How to work with a coach, part 9
By Martin Vogel
Sometimes coaching disappoints. But it’s a sign of the determined positivity that grips much of the coaching business that this isn’t well acknowledged.
As Steven Berglas, a psychiatrist turned executive coach noted in 2002, purveyors of coaching have an interest in inviting prospective clients into a story of readily attainable transformation. Coaching contracts are mostly short-term. This is ripe ground for clients forming misguided expectations of a quick fix. Coaches might reinforce this with an emphasis on behavioural change, the linearity of which defies the complexity of human experience. Because coaches mostly hold to a professional ethos of facilitating a neutral process, they can implicitly absolve themselves of responsibility when the product doesn’t deliver.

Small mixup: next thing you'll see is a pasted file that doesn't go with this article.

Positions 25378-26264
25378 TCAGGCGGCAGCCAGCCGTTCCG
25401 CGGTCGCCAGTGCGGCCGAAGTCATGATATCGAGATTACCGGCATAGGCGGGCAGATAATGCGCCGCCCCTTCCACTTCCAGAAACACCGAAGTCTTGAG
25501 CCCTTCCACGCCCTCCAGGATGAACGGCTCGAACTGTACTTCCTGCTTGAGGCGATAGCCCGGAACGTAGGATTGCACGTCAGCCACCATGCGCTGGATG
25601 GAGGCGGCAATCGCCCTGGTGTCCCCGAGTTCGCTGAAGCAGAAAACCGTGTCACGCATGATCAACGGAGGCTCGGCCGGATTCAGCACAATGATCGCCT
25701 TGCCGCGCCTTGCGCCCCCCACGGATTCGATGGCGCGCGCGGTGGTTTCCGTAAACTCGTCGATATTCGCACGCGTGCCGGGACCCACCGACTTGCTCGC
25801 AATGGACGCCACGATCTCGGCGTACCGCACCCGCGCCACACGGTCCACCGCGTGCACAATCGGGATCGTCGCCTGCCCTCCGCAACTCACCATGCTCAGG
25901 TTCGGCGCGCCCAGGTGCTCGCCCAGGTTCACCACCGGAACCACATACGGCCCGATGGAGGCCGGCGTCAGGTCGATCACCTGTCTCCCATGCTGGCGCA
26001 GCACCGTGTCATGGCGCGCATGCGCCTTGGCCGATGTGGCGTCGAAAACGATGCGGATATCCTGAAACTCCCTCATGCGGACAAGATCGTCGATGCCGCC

How do you know when coaching isn’t working? You might find yourself going through the motions: turning up for the sessions but not really engaging with the endeavour. Or you might be engaging wholeheartedly with the sessions but feeling that the process as a whole is not producing the outcomes you had hoped for.